Solitude is an essential part of an introvert’s well-being. Authentic interaction with individuals and small groups is also necessary and edifying. Nevertheless, I need time alone to process and recharge. Living in a big city with a demanding job and a family can make this a challenge.
This series of photographs represents my pursuit of quietude: to be still, to listen, to see, and to process. Stillness, like any discipline, is an intentional act. One must make the time for it. Sometimes it looks like quiet contemplation or meditation. Other times it looks like engaging in activities that are enriching or cathartic: reading, looking at or making art, listening to or making music, being out in nature, etc.
The reality of each of these scenes at the time of exposure ranged from city parks to tourist-populated beaches to abandoned shores anticipating menacing storms—great metaphors for busy city life. I use my camera to create quiet space, renovating each scene into a personal sanctuary.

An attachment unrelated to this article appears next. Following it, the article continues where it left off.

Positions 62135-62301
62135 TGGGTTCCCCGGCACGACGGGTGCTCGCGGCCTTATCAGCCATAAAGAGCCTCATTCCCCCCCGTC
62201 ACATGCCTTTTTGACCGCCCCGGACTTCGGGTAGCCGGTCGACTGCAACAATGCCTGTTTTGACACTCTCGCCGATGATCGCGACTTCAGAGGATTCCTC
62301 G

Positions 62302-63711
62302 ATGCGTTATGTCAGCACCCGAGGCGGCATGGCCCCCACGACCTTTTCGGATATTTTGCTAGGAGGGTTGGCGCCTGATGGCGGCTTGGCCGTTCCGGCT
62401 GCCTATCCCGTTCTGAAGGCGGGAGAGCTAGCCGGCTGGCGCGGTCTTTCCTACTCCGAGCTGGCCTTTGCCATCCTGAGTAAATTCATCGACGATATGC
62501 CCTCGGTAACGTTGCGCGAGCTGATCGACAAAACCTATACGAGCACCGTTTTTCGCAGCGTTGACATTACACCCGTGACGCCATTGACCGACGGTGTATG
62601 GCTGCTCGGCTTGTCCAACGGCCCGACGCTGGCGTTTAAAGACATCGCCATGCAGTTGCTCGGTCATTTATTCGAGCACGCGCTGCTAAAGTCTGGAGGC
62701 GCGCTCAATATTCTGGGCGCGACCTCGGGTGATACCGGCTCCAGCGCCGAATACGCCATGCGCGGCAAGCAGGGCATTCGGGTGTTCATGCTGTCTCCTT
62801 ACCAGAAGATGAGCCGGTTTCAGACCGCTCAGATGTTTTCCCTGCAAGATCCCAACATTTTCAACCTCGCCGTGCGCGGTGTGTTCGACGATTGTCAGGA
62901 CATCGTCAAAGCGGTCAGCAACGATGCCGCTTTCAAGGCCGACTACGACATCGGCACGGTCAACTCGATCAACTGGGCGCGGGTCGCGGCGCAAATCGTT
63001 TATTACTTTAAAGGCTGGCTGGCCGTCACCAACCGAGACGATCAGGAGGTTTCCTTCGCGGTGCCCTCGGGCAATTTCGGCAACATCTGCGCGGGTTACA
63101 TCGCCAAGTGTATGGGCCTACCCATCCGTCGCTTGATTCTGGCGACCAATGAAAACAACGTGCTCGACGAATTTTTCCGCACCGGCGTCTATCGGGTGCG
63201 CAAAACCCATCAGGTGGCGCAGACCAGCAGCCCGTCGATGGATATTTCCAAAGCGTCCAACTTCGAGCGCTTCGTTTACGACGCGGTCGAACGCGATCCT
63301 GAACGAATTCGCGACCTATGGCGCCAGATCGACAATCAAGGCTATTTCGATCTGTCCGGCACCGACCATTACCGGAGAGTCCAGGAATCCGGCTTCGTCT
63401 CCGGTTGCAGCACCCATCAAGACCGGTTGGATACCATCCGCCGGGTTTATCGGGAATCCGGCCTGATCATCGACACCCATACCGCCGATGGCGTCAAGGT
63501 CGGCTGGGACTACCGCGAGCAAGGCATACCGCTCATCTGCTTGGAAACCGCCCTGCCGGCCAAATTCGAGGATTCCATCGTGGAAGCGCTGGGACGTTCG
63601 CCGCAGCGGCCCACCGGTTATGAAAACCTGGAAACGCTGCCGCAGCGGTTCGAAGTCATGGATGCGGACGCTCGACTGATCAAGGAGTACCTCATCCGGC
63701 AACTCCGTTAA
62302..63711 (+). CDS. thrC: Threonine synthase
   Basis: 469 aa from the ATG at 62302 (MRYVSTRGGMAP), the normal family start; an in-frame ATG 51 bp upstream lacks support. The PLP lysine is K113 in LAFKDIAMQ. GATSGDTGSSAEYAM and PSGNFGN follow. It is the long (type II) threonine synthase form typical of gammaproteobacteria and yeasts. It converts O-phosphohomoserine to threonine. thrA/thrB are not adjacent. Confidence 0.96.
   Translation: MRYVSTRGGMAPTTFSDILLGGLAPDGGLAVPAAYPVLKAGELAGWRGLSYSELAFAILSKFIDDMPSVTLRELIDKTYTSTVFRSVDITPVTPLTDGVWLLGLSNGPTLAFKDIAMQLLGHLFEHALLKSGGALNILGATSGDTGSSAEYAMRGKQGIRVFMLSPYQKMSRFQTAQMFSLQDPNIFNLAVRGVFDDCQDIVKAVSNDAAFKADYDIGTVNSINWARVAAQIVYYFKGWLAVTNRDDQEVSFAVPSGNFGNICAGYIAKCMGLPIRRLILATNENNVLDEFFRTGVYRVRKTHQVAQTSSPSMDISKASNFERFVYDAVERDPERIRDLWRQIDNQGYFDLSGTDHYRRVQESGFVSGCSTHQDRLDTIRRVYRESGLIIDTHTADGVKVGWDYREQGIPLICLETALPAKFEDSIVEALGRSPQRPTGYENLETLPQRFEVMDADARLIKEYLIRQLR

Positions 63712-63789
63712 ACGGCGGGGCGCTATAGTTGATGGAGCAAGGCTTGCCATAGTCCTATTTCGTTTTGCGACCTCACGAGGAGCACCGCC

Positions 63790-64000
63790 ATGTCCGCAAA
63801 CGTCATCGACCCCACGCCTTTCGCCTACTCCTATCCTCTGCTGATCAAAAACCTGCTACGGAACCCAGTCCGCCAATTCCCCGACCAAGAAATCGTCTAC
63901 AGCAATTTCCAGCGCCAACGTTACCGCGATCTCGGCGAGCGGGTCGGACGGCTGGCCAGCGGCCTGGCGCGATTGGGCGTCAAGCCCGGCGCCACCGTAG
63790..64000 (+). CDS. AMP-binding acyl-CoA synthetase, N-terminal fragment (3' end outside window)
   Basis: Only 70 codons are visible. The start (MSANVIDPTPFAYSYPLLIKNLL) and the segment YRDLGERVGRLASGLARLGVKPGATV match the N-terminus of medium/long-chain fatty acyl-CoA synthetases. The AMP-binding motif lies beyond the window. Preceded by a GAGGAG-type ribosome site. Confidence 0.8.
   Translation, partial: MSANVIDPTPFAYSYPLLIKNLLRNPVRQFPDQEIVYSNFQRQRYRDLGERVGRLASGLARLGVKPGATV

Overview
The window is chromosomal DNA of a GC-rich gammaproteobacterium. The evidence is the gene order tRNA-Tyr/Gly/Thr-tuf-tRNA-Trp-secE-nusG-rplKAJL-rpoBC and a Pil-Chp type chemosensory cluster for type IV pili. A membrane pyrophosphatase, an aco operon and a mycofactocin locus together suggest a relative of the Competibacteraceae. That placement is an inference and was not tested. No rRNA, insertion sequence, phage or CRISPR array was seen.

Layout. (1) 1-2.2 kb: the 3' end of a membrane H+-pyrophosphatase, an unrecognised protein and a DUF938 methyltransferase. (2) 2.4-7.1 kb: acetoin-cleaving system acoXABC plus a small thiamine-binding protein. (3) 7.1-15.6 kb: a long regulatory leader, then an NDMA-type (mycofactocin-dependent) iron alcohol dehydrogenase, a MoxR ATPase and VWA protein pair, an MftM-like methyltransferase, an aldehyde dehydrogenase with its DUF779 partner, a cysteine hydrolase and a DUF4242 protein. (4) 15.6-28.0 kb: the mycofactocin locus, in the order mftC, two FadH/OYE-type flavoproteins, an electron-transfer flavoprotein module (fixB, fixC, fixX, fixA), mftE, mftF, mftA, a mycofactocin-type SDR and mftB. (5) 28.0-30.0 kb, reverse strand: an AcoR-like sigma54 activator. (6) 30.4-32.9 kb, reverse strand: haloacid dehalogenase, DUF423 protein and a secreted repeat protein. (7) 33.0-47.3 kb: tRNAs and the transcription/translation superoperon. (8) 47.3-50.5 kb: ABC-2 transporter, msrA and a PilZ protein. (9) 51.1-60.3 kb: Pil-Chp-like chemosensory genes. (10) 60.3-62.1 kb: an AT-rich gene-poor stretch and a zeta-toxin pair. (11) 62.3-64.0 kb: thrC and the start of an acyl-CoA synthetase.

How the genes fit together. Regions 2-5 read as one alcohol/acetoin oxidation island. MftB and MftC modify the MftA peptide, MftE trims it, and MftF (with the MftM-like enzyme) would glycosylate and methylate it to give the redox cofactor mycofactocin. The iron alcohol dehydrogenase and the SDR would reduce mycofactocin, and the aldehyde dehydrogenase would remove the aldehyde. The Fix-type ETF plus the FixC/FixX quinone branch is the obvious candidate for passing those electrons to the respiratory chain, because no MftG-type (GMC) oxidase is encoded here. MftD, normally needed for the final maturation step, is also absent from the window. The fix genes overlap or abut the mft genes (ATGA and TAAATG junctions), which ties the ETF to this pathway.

Long exposure times ranging between thirty seconds to over five minutes allow the camera to consolidate several moments into one image, registering any movement as indistinct blurs of reflected light, or not recording it at all. The process itself forces me to be patient and still. The result is a tranquil stillness, a silence that breeds introspection and peace rather than loneliness.
These two images (above) are, chronologically, the first and last images I created for this exhibit. In reflecting on how the series took shape over the span of several years, I notice my perceptions gradually shifting from feelings of loneliness to a healthier pursuit of solitude. In other words, I was transformed by this process. I don't always put a lot of thought into the titles of my images, but these two titles in particular do reflect the unconscious shift that happened in me as the series developed. I didn't even really make this connection until I was looking at the whole body of work in preparation for the show.